Back at the start of June, the National Crime Agency put out an advisory that UK computer users were at risk of a “powerful computer attack” which was down to a combination of the Gameover Zeus and CryptoLocker botnets. Zeus would infect each machine to distribute CryptoLocker, which would in turn demand payment from the user in order to return - and decrypt - their personal files.
The malware apparently hit some 500,000 PCs before the US Department of Justice (DoJ), the FBI, the NCA and Europol intervened in ‘Operation Tovar' to cut the communication between Gameover Zeus and its command and control (C&C) servers.
At the time, investigators warned that cyber-criminals would likely be up and running with new infrastructure within 'four to six weeks'. Gameover Zeus has recently been used, with the Citadel botnet campaign, to target several small European banks.
However, new reports indicate that CryptoLocker – which is said to have compromised some 200,000 UK computers in the past, is back again, with disaster recovery solution provider Databarracks the latest in a long line of companies to warn against the threat.
“CryptoLocker is a particularly nasty piece of malware, which can have disastrous effects on an organisation and the data it holds,” said Peter Groucutt, managing director. “Staying up to date on what to look out for might sound simple but if you can recognise and avoid suspicious emails, security breaches are prevented. Also, ensure that antivirus software is kept up to date, as failure to do so leaves you vulnerable.
“Communication is essential – ensure you have clear policies in place for risk management and make sure that your teams understand the recommended procedures to follow during a breach. Finally, ensure all your data is backed up regularly.”
Examining the threat further, Groucutt even pointed to a recent incident where one of Databarracks' clients was targeted by a cyber-criminal group using the ransomware.
“Recently, we were contacted by one of our customers, Major Players – a specialist recruitment firm in the creative media and marketing space. The nature of their business means email is critical to their day-to-day operations, but despite having robust security measures in place, they were hit by a CrytoLocker attack.
“They were faced with a ransom message listing the affected files and giving a deadline to either pay up or lose them forever. As soon as their head of IT contacted us, we were able to restore all their files immediately and stop the daily scheduled backups from running, to prevent the encrypted files from overwriting the existing backups.
Bob Tarzey, director and analyst at IT research house Quocirca, told SCMagazineUK.com that the return of CryptoLocker is proof that encryption – which continues to be promoted in the face of NSA and GCHQ surveillance – can be used for bad as well as good.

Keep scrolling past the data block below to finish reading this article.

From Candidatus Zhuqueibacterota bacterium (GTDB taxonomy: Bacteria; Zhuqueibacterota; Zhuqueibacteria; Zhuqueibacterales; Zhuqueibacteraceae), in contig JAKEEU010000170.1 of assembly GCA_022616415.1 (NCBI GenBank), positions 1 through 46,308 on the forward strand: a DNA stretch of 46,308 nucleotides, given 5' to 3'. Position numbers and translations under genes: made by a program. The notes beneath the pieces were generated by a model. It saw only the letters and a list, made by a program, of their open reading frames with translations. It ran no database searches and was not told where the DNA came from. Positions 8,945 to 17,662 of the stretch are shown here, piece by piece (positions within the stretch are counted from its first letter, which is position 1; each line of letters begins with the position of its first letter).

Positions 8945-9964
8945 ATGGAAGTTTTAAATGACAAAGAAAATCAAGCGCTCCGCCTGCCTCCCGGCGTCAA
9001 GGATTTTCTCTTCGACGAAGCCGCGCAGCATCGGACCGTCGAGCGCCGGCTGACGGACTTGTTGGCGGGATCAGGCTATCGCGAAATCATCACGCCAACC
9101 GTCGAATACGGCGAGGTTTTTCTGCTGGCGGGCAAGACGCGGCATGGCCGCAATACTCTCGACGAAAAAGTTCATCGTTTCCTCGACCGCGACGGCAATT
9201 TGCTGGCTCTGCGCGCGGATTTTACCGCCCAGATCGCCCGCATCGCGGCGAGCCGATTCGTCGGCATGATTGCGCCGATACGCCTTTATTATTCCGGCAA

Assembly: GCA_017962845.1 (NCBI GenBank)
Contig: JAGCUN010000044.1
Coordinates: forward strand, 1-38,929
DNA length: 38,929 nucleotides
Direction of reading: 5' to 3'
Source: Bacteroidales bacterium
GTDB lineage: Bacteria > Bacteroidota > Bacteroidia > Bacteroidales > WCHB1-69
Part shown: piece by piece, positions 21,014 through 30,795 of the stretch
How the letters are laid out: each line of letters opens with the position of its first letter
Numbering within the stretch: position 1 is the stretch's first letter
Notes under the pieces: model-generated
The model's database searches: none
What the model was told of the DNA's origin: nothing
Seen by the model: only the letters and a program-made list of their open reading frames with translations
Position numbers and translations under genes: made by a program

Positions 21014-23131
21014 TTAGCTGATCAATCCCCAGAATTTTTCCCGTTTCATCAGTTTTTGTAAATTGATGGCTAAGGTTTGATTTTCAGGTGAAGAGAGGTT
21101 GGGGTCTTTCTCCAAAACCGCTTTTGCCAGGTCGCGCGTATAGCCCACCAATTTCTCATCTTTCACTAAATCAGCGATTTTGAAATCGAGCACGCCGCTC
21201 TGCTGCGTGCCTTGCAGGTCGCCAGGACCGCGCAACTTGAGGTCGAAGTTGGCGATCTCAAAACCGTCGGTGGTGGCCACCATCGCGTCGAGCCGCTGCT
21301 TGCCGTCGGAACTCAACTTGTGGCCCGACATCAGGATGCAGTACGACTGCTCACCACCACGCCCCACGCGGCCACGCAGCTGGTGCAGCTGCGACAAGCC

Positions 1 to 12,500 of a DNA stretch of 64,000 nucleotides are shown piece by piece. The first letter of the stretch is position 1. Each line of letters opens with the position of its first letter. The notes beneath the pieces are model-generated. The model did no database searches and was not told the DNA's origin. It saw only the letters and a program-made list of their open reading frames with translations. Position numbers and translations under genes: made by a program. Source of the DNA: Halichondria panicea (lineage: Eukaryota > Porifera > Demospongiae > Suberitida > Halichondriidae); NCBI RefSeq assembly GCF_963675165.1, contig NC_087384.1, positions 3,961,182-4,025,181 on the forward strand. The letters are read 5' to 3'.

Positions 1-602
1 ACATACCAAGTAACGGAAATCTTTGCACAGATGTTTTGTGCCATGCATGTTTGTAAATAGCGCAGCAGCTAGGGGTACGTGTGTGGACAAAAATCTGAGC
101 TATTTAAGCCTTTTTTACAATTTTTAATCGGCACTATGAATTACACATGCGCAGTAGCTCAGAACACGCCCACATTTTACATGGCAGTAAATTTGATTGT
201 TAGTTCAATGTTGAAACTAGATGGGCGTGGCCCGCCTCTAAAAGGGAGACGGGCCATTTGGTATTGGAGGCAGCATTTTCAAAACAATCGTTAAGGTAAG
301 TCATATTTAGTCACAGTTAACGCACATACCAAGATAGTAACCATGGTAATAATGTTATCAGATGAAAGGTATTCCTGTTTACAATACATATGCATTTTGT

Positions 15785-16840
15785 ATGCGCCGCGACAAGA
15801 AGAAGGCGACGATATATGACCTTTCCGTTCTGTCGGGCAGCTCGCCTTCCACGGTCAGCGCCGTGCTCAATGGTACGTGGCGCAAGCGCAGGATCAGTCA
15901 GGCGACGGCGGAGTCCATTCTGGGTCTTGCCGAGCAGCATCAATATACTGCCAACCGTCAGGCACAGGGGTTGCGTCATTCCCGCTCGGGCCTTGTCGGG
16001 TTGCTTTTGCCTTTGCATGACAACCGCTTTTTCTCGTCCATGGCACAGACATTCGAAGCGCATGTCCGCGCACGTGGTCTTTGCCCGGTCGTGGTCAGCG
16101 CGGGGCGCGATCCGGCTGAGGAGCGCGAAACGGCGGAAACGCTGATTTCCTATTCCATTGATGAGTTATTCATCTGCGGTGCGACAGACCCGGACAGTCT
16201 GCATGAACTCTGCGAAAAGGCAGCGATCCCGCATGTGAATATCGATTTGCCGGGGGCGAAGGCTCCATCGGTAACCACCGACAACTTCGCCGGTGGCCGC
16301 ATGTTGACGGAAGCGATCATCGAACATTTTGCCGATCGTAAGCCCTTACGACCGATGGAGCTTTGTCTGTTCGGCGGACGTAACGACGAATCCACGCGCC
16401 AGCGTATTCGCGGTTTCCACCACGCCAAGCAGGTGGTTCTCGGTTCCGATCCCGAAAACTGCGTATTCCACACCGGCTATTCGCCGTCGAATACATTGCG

“The warning is timely and reminds us that encryption is a double edged sword. The best advice here is about backup - if all data is backed up, then, whilst inconvenient, a CryptoLocker attack is little worse than a disk crash,” said Tarzey.
“However, of course, it is best to avoid such an incident in the first place, which up to date anti-malware should help with as CryptoLocker is generally used at random (i.e. is the malware is not customised and targeted to avoid standard detection techniques)."
But Tom Cross, director of security research at Lancope, suggested that this latest attack is likely to be an 'unrelated copycat attack'.
“I believe that the reports that we've been seeing over the past 24 hours are of an unrelated copycat attack, rather than a return of the real CryptoLocker malware that was targeted by Operation Tovar," he told SC.
"This copycat attack is much less sophisticated than the real CryptoLocker malware, and files that it encrypts can be recovered. This raises an important point – if your computer is infected with something that calls itself "CryptoLocker" it may not be the real McCoy, and it may be possible to recover your files. The real Cryptolocker could return at any time, and many experts are watching for its return. "
Earlier this month, other security researchers suggested that, far from fading away, the CryptoLocker family of malware was instead morphing into newer versions, such as Cryptowall and Crypto defence.
Sophos detailed how both new pieces of ransomware have increasingly been used in attacks since April. Cryptowall has the same code structure at CryptoLocker, while researchers from the firm said that cyber-criminals are experimenting with new variations of the ransomware by doing things such as moving from Windows desktop machines to mobile devices.
Indeed, one of the emerging types of mobile ransomware is ‘Simplelocker', which encrypts files and demands a ransom from Android-toting users. Simplelocker uses the TOR (The Onion Router) to obfuscate communications with the malware's C&C server.